By Peter F. Stevens
Boston Irish Contributor
“A lie does not consist in the indirect position of words, but in the desire and intention, by false speaking, to deceive and injure your neighbor.”
– Jonathan Swift
The above quote flows from the pen of an illustrious Anglo-Irish satirist and Anglican cleric. It could aptly apply to three Irish Americans who have recently donned the robes of a US Supreme Court justice and provided us with the “Alito Court” – the Roberts Court headed by the chief justice no longer commands the bench – that overturned Roe v. Wade. Regardless of a person’s view on the decision, the fact is that three conservative justices with deep Irish Catholic roots voted to erase 50 years of legal precedent after their appearances at Senate hearings left many Americans thinking they wouldn’t.
As Saint Patrick’s “Month” looms, Americans near and far extol their Irish bloodlines. Justices Brett Kavanaugh, Amy Coney Barrett, and Neil Gorsuch can all do the same. All three not only share deep ties to the “old sod,” but they also have the proverbial gift of gab, legally speaking. To quote a certain British rock singer whose lifestyle is likely anathema to the jurists, all three have proven “practiced in the art of deception” when it comes to their religious beliefs.
While Kavanaugh, Barrett, and Gorsuch have never denied their bedrock faith, their assertions under oath that their religion would not trump precedent established by the Court matched against their votes on Roe v. Wade give cause to wonder what they thought an oath was all about.
When Donald Trump vowed to appoint only individuals who would vote to overturn Roe, he followed through. The Golfer-in-Chief reached into the Federalist Society tournament roster and appointed this threesome of Irish Americans who, on dumping Roe, ushered in an era where questions on abortion, its allowances and its regulations, are now left to individual states to decide. Different rules for women depending on where they live in these so-called United States is the justices’ legacy on individual rights, especially on those of girls and women who have been raped, are the victims of incest, or are facing toxic pregnancies. “No exceptions” is what the Alito Court has set in motion.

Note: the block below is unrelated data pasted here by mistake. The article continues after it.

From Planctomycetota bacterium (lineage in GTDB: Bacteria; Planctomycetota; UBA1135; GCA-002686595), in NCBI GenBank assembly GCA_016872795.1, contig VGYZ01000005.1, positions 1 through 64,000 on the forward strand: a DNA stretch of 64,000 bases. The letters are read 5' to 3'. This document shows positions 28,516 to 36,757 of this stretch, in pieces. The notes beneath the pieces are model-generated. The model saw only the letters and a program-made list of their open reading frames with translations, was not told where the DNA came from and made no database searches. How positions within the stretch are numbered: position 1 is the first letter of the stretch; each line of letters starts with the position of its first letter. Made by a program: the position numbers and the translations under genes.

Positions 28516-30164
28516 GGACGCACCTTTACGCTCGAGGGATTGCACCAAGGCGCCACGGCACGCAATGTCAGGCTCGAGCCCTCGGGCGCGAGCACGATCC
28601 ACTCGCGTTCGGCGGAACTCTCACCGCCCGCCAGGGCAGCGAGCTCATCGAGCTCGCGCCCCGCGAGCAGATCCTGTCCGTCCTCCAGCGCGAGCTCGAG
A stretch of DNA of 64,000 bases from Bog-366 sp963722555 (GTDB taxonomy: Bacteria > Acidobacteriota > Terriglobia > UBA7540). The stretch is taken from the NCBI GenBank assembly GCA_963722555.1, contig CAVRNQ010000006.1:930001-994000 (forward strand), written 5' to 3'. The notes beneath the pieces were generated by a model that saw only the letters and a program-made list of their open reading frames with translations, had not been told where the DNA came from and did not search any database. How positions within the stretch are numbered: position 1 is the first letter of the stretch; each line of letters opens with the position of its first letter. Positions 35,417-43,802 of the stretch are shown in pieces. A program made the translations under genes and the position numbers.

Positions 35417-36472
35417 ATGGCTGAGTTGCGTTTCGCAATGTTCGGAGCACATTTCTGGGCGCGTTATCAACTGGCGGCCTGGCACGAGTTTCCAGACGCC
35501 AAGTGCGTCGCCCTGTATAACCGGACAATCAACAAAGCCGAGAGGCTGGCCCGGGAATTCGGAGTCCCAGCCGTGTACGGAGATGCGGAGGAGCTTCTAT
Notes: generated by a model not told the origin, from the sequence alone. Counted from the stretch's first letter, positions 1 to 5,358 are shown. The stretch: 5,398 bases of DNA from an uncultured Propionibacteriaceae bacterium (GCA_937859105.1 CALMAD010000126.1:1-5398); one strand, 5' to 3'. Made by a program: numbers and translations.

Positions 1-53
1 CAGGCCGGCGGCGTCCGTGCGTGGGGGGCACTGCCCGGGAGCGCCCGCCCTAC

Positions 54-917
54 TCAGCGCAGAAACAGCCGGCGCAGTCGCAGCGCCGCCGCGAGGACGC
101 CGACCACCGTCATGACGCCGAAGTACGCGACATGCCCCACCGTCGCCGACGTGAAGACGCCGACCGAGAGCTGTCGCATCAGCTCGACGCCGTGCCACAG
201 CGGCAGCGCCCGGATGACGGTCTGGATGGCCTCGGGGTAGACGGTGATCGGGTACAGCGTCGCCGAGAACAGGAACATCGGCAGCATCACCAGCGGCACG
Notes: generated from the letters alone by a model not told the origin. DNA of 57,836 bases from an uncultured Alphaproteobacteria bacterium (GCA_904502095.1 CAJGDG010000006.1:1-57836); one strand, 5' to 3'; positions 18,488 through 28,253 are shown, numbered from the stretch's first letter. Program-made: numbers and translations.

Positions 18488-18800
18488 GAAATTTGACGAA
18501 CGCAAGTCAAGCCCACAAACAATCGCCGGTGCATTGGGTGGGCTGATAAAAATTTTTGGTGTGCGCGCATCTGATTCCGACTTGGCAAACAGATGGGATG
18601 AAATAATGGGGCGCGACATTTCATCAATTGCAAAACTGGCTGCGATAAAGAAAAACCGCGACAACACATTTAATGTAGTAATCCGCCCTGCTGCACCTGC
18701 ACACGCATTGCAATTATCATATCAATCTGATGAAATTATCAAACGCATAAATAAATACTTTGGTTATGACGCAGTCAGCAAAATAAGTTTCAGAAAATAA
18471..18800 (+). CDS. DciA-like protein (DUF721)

On March 17, Kavanagh and Barrett can celebrate their Irish heritage. Gorsuch, a practicing Episcopalian, can similarly espouse pride in his maternal Irish Catholic ancestry. His mother, Anne Irene McGill Gorsuch Burford, was born into a family with deep Donegal roots. She went on to carve out a distinguished career in politics and was named by President Reagan as the first woman to lead the EPA.
Kavanaugh, the son of Martha Gamble ( Murphy) and Everett Edward Kavanaugh Jr., has Irish roots on both sides. The judge’s great-grandfather immigrated to the United States from Co. n the late 19th century. On his mother’s side, his great-great-grandparents emigrated from Ireland to New Jersey.
Putting aside one’s personal views on Roe, the gnawing question is this: Did Kavanaugh, Barrett, and Gorsuch perjure themselves in front of the United States Senate and the nation? The consensus among legal pundits is that the trio’s carefully phrased responses did not rise to that level.
Another question has elicited quite another answer from many: Did the three judges intentionally mislead and deceive the public. Again, it depends upon whom you talk with, hear, or read.
In an article for Northeastern News, Dan Urman, director of the Law and Public Policy Minor at Northeastern, said that the justices’ “careful lawyerly phrasing” indicated they “were prepared to overturn Roe.”
E.J. Montini, in the Arizona Republic, asserted that the Sisters of St. Joseph “who so rigorously guided me through parochial grade school” would have branded the judges as liars. They taught him, he said, that “should you choose to dodge a question in order not to tell the truth … you are, essentially, lying.”
In fairness, every Supreme Court candidate brought forward by Democratic presidents has also bobbed and weaved around Roe, but when they were asked about their support of Supreme Court precedents, they did signal their view of Roe as settled law and an established right supported by a majority of Americans.
Conversely, Kavanaugh, Barrett, and Gorsuch, after using “careful lawyerly phrasing” in their statement to US senators, won approval to the Court and then gutted a 50-year precedent, leaving many to suspect that it is the first of many while they hold the majority.